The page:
People fully vaccinated can stop wearing masks, CDC says
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There are a handful of instances where people will still need to wear masks — in a health-care setting or at a business that requires them — even if they’ve had their final vaccine dose two or more weeks ago, CDC Director Dr. Rochelle Walensky told reporters at a press briefing. Fully vaccinated people will also still need to wear masks on airplanes, buses, trains and other public transportation, she said.
“Anyone who is fully vaccinated can participate in indoor and outdoor activities, large or small, without wearing a mask or physical distancing,” Walensky said. “If you are fully vaccinated, you can start doing the things that you had stopped doing because of the pandemic. We have all longed for this moment, when we can get back to some sense of normalcy.”
|People walk without protective masks in Times Square amid the coronavirus disease (COVID-19) pandemic in the Manhattan borough of New York City, New York, U.S., May 4, 2021. Carlo Allegri | Reuters|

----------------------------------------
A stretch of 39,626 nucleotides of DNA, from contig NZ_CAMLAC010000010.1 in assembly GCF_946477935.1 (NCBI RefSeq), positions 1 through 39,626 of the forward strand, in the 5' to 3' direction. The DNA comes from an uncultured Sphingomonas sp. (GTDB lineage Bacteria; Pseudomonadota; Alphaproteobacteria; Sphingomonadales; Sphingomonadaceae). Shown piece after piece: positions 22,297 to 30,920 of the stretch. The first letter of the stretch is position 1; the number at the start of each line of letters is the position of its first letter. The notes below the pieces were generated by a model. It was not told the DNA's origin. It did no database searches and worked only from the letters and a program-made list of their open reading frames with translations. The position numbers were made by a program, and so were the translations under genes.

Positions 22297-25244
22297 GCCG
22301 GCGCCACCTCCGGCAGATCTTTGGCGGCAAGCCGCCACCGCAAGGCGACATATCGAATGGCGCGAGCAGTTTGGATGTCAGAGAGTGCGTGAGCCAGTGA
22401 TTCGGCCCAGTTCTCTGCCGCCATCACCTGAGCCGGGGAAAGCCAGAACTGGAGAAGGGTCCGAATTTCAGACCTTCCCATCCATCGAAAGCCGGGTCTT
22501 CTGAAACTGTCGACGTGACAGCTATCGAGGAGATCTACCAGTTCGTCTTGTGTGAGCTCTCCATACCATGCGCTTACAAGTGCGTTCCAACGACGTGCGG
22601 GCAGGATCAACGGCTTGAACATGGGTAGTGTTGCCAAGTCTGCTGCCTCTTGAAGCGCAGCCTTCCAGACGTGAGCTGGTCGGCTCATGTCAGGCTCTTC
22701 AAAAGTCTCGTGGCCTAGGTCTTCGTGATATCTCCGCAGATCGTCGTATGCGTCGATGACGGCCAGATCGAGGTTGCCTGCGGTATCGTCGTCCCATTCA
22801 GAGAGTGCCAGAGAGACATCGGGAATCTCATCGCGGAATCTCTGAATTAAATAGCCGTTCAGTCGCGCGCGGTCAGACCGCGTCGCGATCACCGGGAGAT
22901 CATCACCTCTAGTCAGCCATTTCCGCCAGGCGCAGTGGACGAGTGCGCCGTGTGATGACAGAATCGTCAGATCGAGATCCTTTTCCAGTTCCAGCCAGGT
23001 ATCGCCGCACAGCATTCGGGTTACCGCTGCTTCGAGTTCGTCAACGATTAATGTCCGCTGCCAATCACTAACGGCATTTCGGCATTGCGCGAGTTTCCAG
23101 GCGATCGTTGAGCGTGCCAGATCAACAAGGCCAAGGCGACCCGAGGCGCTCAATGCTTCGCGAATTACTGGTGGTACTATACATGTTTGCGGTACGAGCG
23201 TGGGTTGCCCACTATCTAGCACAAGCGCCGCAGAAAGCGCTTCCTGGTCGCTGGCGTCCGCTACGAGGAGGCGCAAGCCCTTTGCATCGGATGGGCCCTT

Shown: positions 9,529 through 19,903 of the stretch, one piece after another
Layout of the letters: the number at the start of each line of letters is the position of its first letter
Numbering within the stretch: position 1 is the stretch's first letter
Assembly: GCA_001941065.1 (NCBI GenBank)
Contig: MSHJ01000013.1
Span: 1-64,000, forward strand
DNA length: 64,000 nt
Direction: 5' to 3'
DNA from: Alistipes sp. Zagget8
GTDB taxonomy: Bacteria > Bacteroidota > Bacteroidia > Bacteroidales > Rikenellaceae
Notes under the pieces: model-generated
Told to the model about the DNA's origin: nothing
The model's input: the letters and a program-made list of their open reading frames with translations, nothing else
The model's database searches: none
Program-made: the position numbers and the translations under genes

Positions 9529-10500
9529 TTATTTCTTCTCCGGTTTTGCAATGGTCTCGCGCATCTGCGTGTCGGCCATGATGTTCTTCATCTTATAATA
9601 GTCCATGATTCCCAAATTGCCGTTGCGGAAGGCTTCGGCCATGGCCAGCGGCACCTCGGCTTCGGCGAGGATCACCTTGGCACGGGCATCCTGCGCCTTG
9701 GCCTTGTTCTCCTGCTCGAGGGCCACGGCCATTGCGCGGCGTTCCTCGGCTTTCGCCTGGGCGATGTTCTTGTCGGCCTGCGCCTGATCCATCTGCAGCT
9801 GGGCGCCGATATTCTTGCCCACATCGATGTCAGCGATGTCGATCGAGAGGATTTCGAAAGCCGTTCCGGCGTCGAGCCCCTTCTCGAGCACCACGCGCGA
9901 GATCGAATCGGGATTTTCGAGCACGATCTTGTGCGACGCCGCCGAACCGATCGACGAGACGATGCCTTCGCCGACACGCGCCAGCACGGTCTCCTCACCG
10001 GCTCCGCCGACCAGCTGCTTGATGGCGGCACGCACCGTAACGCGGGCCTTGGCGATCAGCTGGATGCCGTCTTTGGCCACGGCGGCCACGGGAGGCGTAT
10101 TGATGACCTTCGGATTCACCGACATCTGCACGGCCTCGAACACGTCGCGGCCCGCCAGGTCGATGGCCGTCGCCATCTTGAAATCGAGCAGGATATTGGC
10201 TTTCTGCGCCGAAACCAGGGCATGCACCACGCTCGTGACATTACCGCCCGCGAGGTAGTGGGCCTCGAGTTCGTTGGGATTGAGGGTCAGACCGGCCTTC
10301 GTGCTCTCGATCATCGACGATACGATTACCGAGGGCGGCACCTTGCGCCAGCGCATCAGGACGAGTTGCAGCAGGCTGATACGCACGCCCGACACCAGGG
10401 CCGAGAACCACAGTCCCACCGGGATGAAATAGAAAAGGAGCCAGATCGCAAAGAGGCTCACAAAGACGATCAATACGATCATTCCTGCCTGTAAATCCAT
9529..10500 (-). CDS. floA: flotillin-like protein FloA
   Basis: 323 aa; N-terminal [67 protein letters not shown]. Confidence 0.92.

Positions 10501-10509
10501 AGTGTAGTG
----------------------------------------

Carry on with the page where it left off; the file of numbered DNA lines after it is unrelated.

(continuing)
Walensky said unvaccinated people should still continue to wear masks, adding they remain at risk of mild or severe illness, death, and risk of spreading the disease to others. People with compromised immune systems should speak with their doctor before giving up their masks, she said.
She added there is always a chance the CDC could change its guidance again if the Covid pandemic worsens or additional variants emerge, according to CNBC.
The CDC says masks may still be required by state, local, tribal or territorial laws as well as businesses and workplaces. But some local jurisdictions swiftly announced they would update their own regulations to conform with the CDC guidance, and more are expected to follow.
Unvaccinated people "remain at risk" of illness and death, and should remain masked and observe physical distancing, according to NPR.
Speaking in the White House Rose Garden on Thursday afternoon, President Biden said, "Today is a great day for America and our long battle with coronavirus." The president and Vice President Harris both smiled widely and did not wear masks.
|US Vice President Kamala Harris looks on as US President Joe Biden delivers remarks on Covid-19 response and the vaccination program, from the Rose Garden of the White House, Washington, DC on May 13, 2021. Nicholas Kamm | AFP | Getty Images|